Re: Specification deliverables for FX Task Force work on 2D/3D Transforms

Hi, Dean-

Dean Jackson wrote (on 2/25/10 1:36 PM):
> On 25/02/2010, at 2:26 PM, Anthony Grasso wrote:
>> Before any specification collaboration on Transforms can be fully
>> underway the deliverables for the Task Force must be defined.
>> Given that the specifications are still under development, there
>> are a number of options here.
>> - A combined effort, where both working groups work on a single
>> specification for each technology (i.e. a single specification for
>> 2D Transforms and a single specification for 3D Transforms).
>> - A split effort, where both working groups have their respective
>> specifications that overlap or share common areas in terms of
>> behaviour and wording for each technology (i.e. similar to the
>> current situation).
>> - Combined and split efforts, where both working groups maintain
>> their respective specifications and also work on a combined
>> specification.
> Numbering your options 1, 2 and 3.
> Option 1 seems like the best approach, although I'd be heavily biased
> to start with CSS 2D and 3D transforms, of course. Especially since
> there are a number of shipping implementations.


This would mean specifying both syntaxes in the same spec, which some 
implementers might not prefer; if they only support either HTML+CSS or 
SVG, they may not be able to unambiguously say, "We support the 2D 
Transforms spec", since they only support one of the formats.

My proposal to circumvent this glitch is to use wording like the following:

Conformance to this specification depends upon the formats supported. 
For user agents which support only CSS, a conforming implementation will 
support all of the features and syntax described for CSS.  For user 
agents which support only SVG, a conforming implementation will support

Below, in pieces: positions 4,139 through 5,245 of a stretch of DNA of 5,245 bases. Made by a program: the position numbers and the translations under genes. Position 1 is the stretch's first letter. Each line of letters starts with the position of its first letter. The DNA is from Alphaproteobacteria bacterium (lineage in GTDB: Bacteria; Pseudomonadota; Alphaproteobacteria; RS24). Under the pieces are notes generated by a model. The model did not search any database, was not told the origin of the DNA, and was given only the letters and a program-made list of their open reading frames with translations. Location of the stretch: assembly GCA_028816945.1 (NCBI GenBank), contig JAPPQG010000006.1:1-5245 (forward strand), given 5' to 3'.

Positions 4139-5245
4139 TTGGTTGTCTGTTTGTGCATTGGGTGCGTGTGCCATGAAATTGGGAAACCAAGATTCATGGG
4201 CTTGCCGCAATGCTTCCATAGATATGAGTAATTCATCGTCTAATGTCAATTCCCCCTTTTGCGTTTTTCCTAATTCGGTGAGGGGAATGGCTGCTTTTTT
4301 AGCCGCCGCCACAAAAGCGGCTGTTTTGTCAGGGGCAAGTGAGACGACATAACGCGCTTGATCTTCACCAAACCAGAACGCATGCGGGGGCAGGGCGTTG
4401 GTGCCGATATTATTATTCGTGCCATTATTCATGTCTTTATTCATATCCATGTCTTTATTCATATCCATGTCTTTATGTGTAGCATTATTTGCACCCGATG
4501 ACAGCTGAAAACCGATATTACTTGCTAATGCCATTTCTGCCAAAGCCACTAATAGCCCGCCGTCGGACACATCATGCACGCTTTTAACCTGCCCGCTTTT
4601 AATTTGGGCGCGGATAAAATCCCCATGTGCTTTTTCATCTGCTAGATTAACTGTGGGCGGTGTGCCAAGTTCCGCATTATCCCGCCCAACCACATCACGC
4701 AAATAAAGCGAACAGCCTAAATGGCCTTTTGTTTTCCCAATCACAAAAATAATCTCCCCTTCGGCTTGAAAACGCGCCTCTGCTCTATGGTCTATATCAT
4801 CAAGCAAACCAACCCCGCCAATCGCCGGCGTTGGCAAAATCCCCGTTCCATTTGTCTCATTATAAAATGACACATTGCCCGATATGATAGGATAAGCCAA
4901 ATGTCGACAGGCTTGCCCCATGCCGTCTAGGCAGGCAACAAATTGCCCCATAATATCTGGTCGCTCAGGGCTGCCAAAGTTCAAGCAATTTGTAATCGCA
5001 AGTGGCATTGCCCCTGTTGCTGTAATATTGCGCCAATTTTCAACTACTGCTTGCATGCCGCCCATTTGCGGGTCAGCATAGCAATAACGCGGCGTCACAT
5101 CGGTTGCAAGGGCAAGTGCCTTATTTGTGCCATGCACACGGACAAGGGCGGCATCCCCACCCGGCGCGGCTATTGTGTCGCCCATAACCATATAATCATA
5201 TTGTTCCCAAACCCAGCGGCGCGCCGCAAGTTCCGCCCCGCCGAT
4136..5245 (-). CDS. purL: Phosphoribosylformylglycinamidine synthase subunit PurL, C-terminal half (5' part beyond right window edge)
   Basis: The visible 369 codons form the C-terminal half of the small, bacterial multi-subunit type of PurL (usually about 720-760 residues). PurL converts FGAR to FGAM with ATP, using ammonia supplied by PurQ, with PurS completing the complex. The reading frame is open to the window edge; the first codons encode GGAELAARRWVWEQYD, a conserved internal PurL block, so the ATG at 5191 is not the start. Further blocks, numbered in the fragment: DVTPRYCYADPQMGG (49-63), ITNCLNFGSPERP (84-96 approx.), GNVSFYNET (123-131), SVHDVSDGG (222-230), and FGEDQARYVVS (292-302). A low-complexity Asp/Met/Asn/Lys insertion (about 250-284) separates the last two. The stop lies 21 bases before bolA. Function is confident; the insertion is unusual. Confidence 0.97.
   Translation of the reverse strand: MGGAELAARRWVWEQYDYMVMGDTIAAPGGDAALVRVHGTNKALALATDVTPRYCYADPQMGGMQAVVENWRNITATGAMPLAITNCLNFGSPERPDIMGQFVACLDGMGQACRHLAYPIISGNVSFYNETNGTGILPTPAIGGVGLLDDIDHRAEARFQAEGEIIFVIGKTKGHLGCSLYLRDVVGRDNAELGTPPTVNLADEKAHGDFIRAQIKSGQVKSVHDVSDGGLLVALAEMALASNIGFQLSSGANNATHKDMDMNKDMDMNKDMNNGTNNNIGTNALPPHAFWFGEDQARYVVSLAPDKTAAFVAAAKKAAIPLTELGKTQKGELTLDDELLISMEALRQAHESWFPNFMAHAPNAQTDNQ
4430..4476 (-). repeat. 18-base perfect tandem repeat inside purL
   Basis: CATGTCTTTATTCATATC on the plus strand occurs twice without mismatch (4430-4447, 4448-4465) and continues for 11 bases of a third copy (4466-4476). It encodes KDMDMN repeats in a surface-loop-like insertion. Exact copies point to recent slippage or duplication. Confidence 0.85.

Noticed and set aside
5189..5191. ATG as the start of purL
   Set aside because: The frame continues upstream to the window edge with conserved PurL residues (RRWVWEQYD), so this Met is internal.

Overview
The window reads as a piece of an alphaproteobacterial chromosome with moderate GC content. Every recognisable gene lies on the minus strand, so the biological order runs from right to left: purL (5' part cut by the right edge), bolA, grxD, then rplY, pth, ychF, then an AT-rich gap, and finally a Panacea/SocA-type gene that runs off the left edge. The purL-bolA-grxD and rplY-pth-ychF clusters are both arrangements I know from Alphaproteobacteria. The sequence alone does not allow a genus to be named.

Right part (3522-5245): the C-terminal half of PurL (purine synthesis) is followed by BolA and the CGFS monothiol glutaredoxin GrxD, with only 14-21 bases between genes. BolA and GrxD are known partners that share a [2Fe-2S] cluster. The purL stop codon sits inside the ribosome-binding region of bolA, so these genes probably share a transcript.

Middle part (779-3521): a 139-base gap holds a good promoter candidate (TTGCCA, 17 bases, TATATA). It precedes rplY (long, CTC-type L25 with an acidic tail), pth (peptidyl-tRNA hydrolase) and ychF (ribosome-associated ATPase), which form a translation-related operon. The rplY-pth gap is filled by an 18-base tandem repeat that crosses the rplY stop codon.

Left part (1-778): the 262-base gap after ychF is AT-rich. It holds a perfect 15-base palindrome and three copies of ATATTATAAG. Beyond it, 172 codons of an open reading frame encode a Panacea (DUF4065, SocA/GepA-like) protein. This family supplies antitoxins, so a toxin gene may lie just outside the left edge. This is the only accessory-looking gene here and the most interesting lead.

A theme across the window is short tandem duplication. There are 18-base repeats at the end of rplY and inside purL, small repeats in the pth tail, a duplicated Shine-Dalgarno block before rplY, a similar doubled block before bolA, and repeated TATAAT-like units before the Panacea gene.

all of the features and syntax described for SVG.  For user agents which 
support both CSS and SVG, a conforming implementation will support all 
of the features and syntax described in this specification.

Or something.

> Option 2 would likely end up with two non-interoperable
> specifications with one being more popular than the other (possibly
> without regard to quality). Years will go by until someone finally
> decides to attempt a bastardised merge, which will be more
> complicated than each specification, and will take more years to
> actually write and get acceptance. Then we'll be stuck in the
> situation of having to do different things with different sub-trees
> of the document, in different situations, with different results.
> Good times!
> Option 3 seems crazy. It's hard enough finding time to develop one
> specification, let alone one and a half, or even two.

Yes, these are the worst options... and yet, this is what we've been 
doing for the past 10 years.  It feels like waking from a fever dream.

>> While deciding on what the deliverables should be, we should take
>> into account that CSS is applicable to SVG and HTML and that SVG
>> may also be applicable HTML in the future in certain cases. Either
>> the first or second option might be the way to go. That said, I
>> have no strong opinion as long as we can justify the option we
>> decide to take.
> FWIW, we want to implement CSS Transforms on SVG content in WebKit.


What are the next steps?  Should we take a straw poll to see if everyone 
is on board with option 1 (single spec with both syntaxes), and then 
draft it up and put it in CVS?


Received on Thursday, 25 February 2010 18:52:18 UTC